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On the (In)Effectiveness of Some Commonly Proposed Anti-Corruption Reforms

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  • Evrenk, Haldun

    ()
    (Suffolk University, Department of Economics)

Abstract

Using a theoretical model of two-candidate political competition under probabilistic voting, I study the effectiveness of the following anti-corruption reforms: (i) higher wages for politicians, (ii) higher penalties for political corruption, and (iii) constitutional constraints on the tax rates and the public good levels. In the setup I study, the competing candidates may differ in their popularity, (non-verifiable) ability, and corruptibility. I find that the reforms are more likely to be effective when the candidates are (almost) identical. When the candidates differ significantly from each other, each reform may increase equilibrium level of corruption or reduce voters' welfare.

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Bibliographic Info

Paper provided by Suffolk University, Department of Economics in its series Working Papers with number 2008-5.

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Length: 19 pages
Date of creation: 15 May 2008
Date of revision:
Handle: RePEc:suf:wpaper:2008-5

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Web page: http://www.suffolk.edu/college/2175.html
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Related research

Keywords: Anti-Corruption Reform; Political Corruption; Constitutional Constraints;

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References

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  1. Francesco Caselli & Massimo Morelli, 2000. "Bad politicians," Discussion Paper / Institute for Empirical Macroeconomics 134, Federal Reserve Bank of Minneapolis.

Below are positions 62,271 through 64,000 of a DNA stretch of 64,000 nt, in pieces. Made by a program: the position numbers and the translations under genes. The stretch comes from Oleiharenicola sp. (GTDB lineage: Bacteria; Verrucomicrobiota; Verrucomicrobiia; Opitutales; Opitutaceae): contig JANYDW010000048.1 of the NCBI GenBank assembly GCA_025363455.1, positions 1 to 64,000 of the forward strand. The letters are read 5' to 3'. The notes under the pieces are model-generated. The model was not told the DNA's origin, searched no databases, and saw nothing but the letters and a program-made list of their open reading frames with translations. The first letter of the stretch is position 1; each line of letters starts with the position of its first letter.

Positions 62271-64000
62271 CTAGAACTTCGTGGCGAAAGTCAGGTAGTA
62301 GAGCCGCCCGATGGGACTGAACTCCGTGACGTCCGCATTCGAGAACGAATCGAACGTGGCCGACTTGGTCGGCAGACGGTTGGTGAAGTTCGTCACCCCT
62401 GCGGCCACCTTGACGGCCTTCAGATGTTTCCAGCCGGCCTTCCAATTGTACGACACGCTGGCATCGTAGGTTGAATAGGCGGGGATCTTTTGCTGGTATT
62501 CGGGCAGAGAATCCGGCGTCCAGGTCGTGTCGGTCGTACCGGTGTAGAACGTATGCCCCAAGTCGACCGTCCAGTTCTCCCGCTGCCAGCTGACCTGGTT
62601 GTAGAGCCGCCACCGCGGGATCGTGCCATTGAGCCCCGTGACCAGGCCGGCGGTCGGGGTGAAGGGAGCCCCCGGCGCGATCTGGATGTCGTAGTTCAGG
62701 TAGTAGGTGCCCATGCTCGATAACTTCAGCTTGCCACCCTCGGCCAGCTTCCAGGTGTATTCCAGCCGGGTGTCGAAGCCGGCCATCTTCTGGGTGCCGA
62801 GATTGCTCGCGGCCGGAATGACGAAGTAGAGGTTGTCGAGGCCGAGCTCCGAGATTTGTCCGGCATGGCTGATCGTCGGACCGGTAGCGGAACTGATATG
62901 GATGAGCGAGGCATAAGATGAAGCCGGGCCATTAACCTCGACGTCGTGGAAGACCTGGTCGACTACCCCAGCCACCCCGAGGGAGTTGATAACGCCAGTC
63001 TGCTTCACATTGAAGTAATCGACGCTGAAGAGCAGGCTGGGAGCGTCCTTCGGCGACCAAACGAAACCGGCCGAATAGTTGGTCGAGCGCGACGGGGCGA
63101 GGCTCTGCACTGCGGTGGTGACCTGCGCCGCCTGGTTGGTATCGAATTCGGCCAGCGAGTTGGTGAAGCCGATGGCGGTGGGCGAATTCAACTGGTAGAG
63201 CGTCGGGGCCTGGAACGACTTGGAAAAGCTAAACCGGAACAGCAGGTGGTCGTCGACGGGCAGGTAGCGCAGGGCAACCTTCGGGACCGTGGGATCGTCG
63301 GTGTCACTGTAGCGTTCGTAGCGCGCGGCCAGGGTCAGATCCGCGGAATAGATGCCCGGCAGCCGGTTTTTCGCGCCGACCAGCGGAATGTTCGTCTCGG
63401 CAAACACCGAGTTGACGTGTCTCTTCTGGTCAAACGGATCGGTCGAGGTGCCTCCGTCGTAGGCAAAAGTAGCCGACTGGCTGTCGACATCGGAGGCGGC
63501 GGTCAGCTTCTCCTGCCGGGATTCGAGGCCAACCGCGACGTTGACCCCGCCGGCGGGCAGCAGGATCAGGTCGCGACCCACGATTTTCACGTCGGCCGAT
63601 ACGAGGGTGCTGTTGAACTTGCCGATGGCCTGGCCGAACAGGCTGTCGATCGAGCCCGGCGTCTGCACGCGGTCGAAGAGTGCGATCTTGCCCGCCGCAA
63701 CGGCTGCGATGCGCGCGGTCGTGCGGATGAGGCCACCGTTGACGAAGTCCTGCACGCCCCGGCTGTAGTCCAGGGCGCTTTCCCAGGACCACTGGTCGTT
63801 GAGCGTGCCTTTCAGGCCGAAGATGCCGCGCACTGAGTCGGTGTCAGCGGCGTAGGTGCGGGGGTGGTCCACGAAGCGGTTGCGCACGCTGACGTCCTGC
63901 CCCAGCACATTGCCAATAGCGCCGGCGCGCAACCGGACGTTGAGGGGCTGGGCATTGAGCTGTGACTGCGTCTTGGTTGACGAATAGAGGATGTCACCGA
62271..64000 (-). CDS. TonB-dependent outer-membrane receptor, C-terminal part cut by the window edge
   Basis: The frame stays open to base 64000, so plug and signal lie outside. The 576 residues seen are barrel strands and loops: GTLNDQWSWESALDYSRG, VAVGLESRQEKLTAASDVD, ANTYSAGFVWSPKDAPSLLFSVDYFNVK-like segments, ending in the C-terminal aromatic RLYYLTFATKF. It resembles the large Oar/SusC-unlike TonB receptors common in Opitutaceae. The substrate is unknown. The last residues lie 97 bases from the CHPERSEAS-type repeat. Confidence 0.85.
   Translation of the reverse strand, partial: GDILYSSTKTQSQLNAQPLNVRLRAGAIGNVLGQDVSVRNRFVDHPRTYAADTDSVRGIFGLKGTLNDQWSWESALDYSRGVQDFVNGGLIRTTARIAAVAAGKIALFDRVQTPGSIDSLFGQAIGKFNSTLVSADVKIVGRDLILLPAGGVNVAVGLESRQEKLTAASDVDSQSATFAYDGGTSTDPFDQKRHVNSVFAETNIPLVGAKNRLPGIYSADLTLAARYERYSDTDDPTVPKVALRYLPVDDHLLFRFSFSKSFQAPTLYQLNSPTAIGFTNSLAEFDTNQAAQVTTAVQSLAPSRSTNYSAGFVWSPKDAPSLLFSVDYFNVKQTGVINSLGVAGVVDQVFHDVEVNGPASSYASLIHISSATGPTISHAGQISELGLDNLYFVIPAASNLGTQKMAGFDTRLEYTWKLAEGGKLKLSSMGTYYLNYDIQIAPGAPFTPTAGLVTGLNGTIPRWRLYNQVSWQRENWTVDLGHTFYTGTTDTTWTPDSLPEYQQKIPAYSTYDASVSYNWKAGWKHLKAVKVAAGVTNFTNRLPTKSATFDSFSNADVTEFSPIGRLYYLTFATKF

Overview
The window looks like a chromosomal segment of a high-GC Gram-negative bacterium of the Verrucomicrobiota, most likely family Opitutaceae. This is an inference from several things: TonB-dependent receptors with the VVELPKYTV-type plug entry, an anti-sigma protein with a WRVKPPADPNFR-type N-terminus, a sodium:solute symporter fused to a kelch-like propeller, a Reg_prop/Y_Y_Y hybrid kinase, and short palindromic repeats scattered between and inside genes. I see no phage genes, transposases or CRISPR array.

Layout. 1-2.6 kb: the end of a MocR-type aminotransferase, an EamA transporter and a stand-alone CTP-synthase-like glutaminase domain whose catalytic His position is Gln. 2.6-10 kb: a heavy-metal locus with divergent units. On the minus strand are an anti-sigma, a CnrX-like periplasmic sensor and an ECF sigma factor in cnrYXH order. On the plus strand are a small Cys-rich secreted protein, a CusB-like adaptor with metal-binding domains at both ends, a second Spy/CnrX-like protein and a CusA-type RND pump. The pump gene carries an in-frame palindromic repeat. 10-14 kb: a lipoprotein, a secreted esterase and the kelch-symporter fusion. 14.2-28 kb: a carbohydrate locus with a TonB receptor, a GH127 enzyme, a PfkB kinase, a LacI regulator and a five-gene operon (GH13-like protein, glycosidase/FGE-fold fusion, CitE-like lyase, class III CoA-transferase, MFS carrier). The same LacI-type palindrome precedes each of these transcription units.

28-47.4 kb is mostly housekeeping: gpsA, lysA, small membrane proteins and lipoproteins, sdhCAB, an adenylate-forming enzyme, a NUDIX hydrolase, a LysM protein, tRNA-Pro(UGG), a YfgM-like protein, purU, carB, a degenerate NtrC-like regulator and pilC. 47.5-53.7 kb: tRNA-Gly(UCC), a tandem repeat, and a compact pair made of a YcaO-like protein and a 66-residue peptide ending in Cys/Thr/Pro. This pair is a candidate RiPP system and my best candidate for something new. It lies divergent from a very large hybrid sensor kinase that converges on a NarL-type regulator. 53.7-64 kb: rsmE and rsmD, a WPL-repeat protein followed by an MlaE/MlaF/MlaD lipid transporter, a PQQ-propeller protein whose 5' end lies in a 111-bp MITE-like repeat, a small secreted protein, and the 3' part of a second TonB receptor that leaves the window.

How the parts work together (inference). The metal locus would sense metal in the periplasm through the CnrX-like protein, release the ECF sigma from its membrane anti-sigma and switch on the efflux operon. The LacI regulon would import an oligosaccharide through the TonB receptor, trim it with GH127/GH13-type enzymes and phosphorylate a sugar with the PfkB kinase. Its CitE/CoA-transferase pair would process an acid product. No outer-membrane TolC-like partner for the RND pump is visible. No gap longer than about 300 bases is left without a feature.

2. Messner, Matthias & Polborn, Mattias K., 2004. "Paying politicians," Journal of Public Economics, Elsevier, vol. 88(12), pages 2423-2445, December.
    • Matthias Messner & Mattias Polborn, 2003. "Paying Politicians," Working Papers 246, IGIER (Innocenzo Gasparini Institute for Economic Research), Bocconi University.
  3. Timothy Besley & Michael Smart, 2005. "Fiscal Restraints and Voter Welfare," STICERD - Political Economy and Public Policy Paper Series 06, Suntory and Toyota International Centres for Economics and Related Disciplines, LSE.
  4. Michele Polo, . "Electoral competition and political rents," Working Papers 144, IGIER (Innocenzo Gasparini Institute for Economic Research), Bocconi University.
  5. Brennan,Geoffrey & Buchanan,James M., 1980. "The Power to Tax," Cambridge Books, Cambridge University Press, number 9780521233293, April.
  6. Evrenk, Haldun, 2008. "Mackerels in the Moonlight: A Duopoly Model of Political Agency," Working Papers 2008-4, Suffolk University, Department of Economics.
  7. Gary S. Becker, 1968. "Crime and Punishment: An Economic Approach," Journal of Political Economy, University of Chicago Press, vol. 76, pages 169.
  8. Evrenk, Haldun, 2008. "A Game-Theoretic Explanation for the Persistence of Political Corruption," Working Papers 2008-3, Suffolk University, Department of Economics.
  9. John Douglas Wilson, 1989. "An Optimal Tax Treatment Of Leviathan," Economics and Politics, Wiley Blackwell, vol. 1(2), pages 97-117, 07.
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Cited by:
  1. Evrenk, Haldun, 2008. "Mackerels in the Moonlight: A Duopoly Model of Political Agency," Working Papers 2008-4, Suffolk University, Department of Economics.

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